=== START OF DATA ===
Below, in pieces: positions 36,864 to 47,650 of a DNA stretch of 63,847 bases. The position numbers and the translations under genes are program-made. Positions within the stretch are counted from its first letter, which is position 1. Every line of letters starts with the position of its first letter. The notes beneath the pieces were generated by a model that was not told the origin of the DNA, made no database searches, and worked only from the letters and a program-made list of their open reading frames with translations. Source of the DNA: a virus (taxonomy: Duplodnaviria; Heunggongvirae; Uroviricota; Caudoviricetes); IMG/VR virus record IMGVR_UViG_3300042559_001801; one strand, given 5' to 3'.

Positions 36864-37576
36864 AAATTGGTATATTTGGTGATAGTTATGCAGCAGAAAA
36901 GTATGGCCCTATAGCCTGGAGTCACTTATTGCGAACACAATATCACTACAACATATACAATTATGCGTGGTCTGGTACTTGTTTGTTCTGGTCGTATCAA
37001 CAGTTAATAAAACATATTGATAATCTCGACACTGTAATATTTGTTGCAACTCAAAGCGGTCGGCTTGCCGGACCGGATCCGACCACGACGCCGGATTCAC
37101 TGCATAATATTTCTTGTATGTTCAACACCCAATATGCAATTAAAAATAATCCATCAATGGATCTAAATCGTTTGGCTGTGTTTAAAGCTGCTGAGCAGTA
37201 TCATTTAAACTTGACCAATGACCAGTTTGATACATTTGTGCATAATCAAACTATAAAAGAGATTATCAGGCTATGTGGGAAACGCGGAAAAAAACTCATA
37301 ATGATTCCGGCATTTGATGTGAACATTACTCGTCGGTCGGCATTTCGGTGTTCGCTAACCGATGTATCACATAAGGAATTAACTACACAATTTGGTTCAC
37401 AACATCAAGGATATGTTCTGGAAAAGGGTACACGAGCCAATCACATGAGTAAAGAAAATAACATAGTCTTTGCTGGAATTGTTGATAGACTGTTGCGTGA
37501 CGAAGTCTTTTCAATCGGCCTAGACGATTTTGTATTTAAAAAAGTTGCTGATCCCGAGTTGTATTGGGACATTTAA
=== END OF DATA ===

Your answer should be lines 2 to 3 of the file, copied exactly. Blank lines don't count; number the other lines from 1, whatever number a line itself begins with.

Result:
Positions 36864-37576
36864 AAATTGGTATATTTGGTGATAGTTATGCAGCAGAAAA